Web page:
HealthWatch: Ovarian cancer

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Green Bay (WFRV) September is ovarian cancer awareness month. More than 14-thousand people in the US will die from the disease this year.  Which is why you should know the signs.
 
More than 22-thousand women in the US will learn they have ovarian cancer this year.
 
 
Marlene Krueger and her husband, Jim, were on vacation, “And I felt fine we were having a ball,” said Marlene Krueger, ovarian cancer survivor.
 
But she did notice her stomach was bloated, “I thought- oh I was just eating too much,” explained Marlene.
 
When they returned home- Marlene was still bloated- but, “I stepped on the scale I lost weight,” said Marlene.
 
So Marlene went to her nurse practitioner who found a mass and sent her straight to Dr. Peter Johnson, director of gynecologic oncology at Aurora BayCare Medical Center for more tests.
 
“It’s ultrasounds initially and then we  further evaluate with a CT scan,” explained Dr. Peter Johnson, MD, director of gynecologic oncology, Aurora BayCare Medical Center.
 
Dr. Johnson was able to quickly diagnose Marlene with ovarian cancer.
 
“Just in shock I guess,” remembers Marlene.
 
Within a couple of days- Marlene was in surgery to remove the cancer, “A hysterectomy complete one, part of my stomach, part of my colon, my appendix, my spleen,” said Marlene. 
 
“If we can do surgery up front we do surgery, then we follow that with chemotherapy,” explained Dr. Johnson.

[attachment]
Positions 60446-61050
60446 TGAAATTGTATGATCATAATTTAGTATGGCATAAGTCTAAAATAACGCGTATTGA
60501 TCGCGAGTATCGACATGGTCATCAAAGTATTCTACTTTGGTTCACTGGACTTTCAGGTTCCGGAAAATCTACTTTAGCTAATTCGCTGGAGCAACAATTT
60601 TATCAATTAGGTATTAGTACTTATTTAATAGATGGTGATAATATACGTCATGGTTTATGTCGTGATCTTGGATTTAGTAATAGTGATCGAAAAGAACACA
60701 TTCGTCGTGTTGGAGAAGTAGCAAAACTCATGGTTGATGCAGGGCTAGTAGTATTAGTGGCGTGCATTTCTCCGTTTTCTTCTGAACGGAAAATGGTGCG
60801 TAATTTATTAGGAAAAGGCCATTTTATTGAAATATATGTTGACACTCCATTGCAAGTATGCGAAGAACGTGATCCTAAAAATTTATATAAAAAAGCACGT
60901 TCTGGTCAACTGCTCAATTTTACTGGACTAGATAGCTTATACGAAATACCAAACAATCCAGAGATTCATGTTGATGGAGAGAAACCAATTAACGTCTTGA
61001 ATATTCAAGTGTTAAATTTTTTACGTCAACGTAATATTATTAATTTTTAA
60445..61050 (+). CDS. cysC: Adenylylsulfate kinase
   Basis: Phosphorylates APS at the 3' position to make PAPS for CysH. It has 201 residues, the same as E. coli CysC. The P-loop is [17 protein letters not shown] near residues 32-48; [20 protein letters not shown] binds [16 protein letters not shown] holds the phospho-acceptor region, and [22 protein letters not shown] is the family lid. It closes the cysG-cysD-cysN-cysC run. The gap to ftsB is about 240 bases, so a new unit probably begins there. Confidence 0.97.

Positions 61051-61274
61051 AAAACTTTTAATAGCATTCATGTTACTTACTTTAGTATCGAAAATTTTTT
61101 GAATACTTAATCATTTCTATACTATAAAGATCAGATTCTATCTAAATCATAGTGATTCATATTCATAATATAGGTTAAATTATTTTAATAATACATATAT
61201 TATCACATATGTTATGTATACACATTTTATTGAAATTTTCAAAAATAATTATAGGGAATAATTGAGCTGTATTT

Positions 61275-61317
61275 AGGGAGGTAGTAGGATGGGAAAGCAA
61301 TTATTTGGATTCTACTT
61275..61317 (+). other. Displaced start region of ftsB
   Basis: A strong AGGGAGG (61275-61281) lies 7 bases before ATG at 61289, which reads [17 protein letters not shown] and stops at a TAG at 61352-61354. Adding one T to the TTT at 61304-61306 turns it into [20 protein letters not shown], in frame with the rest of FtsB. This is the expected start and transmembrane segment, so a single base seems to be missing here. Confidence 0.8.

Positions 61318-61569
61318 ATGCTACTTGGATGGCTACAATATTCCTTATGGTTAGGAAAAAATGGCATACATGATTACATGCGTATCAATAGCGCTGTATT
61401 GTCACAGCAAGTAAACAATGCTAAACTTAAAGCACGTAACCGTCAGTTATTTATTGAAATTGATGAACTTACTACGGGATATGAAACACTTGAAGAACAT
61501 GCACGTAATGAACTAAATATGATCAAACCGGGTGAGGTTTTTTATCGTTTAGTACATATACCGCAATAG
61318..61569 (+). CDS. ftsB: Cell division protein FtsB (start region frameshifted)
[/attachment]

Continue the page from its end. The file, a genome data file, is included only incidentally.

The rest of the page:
Marlene is still on an oral chemotherapy regimen, “At the present time her disease is stable the numbers have dropped way down to show there is very little active disease,” said Dr. Johnson.
 
Dr. Johnson says women should know the signs of ovarian cancer and see their doctor if they notice any, “Bloating every day or most every day for 3 weeks in a row.  Change in urinating habits, change in bowel habits daily almost daily for 3 weeks in a row. Abdominal pain that doesn’t resolve,” said Dr. Johnson.
 
Dr. Johnson says going to a gynecologic oncologist improves an ovarian cancer patient’s survival, “We have additional years of training on how to help women with gynecologic cancer. The benefit is you are going to live longer if you have surgery with a gynecologic oncologist,” said Dr. Johnson.
 
Marlene says Dr. Johnson saved her life, “Thank you for what he did he was wonderful, without him I wouldn’t be here, that I know.” 
 
And Marlene and Jim now have big plans for the future, “We do a lot of dancing, a lot of walking, we like to travel,” Marlene said happily.
 
Dr. Johnson says the biggest risk factor for ovarian cancer is heredity. Marlene’s mom and sister had ovarian cancer.
 
To learn more you can call AuroraBayCare at 866-938-0035 or email healthwatch@aurorabaycare.com. 
 

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